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Papa Clemente V and his five nephews

Nepotism

“favoritism shown to relatives, esp. in appointment to high office from It. nepotismo, from nepote “nephew,” from L. nepotem (nom. nepos) “grandson, nephew” (see nephew). Originally, privileges granted to a pope’s “nephew” which was a euphemism for his natural son. Source http://www.etymonline.com

Bertrand De Goth the Archbishop of Bordeaux and local Gascon lad was chosen as Pope in 1305 taking the title Clement V. After delaying his departure from his castle at Villandraut for three years he finally settled in Avignon to begin a period of almost 70 years when rival popes reigned in France and Italy.

At a time when loyalty to family was as strong as to state or even church it did not shock his contemporaries that on his succession to the papacy he appointed  five nephews as Cardinals to assist in clerical power struggles and to benefit financially from his elevation to the papacy. Indeed the practise was an established part of the churches bureaucracy. They could be counted on to be loyal administrators for the new Pope and, at a time when Papal infallibility was far from generally acknowledged, they were an important bloc vote in the College of Cardinals where the Pope needed allies and supporters.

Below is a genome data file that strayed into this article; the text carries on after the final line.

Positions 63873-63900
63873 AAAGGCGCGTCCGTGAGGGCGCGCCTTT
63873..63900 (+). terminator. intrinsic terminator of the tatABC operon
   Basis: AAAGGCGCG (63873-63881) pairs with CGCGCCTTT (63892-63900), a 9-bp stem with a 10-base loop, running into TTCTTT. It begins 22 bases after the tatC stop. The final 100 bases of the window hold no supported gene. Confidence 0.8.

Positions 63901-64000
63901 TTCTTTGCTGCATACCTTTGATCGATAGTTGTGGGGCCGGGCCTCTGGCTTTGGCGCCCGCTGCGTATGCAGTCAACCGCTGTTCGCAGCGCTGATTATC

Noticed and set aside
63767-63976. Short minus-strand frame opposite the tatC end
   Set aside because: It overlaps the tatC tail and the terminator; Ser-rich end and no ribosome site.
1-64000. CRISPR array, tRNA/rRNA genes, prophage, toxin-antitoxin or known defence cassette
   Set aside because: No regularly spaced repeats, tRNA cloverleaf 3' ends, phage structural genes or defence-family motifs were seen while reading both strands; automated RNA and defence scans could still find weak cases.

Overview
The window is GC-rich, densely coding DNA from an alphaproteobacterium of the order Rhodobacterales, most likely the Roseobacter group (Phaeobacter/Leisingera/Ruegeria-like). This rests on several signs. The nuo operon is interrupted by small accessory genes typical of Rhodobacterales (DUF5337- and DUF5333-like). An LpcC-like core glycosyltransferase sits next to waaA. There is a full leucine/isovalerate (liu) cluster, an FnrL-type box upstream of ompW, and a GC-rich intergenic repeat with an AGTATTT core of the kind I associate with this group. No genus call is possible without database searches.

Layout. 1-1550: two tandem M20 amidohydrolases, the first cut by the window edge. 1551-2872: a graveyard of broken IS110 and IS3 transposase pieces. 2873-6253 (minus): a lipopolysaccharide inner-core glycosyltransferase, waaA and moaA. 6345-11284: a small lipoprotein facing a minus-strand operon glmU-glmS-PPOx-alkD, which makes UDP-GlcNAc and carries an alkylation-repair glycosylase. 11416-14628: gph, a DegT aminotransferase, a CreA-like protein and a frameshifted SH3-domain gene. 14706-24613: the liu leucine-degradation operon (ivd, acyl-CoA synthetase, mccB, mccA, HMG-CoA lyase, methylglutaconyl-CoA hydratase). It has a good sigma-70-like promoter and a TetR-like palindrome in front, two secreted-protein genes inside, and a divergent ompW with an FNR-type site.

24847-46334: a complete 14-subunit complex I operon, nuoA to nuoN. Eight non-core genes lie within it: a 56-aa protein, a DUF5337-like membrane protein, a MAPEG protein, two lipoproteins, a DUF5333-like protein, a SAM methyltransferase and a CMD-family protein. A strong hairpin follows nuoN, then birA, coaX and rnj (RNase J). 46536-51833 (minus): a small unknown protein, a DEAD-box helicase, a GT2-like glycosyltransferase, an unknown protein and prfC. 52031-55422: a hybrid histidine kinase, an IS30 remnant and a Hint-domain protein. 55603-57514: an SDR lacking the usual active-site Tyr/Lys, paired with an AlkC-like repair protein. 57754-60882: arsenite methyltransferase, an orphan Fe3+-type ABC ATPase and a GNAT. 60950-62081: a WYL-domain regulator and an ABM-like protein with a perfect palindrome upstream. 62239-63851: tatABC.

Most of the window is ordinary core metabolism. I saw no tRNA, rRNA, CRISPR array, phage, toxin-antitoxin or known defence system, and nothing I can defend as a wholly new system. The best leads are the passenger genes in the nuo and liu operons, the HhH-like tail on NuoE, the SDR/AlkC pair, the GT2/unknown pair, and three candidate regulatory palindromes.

Perhaps today they would be titled ’Special Advisors’ and appointed by a new  administration to ensure that the civil service delivered on political decisions and that public announcements were delivered on ‘good days for bad news‘.   In any event, given the title of  ’Cardinal Nephew’ and the revenues commensurate with such high office they were able to construct substantial castles within easy commuting distance of their patron’s palace at Villandraut. Today, one, at Budos, is a substantial ruin as is another at Blanquefort, Another, at La Trave has little remaining above ground  but the Chateau at Fargues de Langon has recently benefited from substantial renovation by the family owning the LVH luxury goods brand while  the fifth was Roquetaillarde which is not only in an excellent state of repair but is open to visit most days during the summer. Incidentally the same family have occupied the fortress for the last 700 years -since the days of the Avignon Popes.

The remains of the Pope’s own moated chateau at Villandraut where he lingered for 3 years before taking up residence at the new Papal Palace at Avignon can also be visited. Indeed  it could be said that the Pope himself can be visited up the road at Uzeste as he occupies a fine tomb in the local church.

These reminders of a medieval world offer a tangible connection to a time past when the Church was the greatest power in the land and its servants the wealthiest local citizens.

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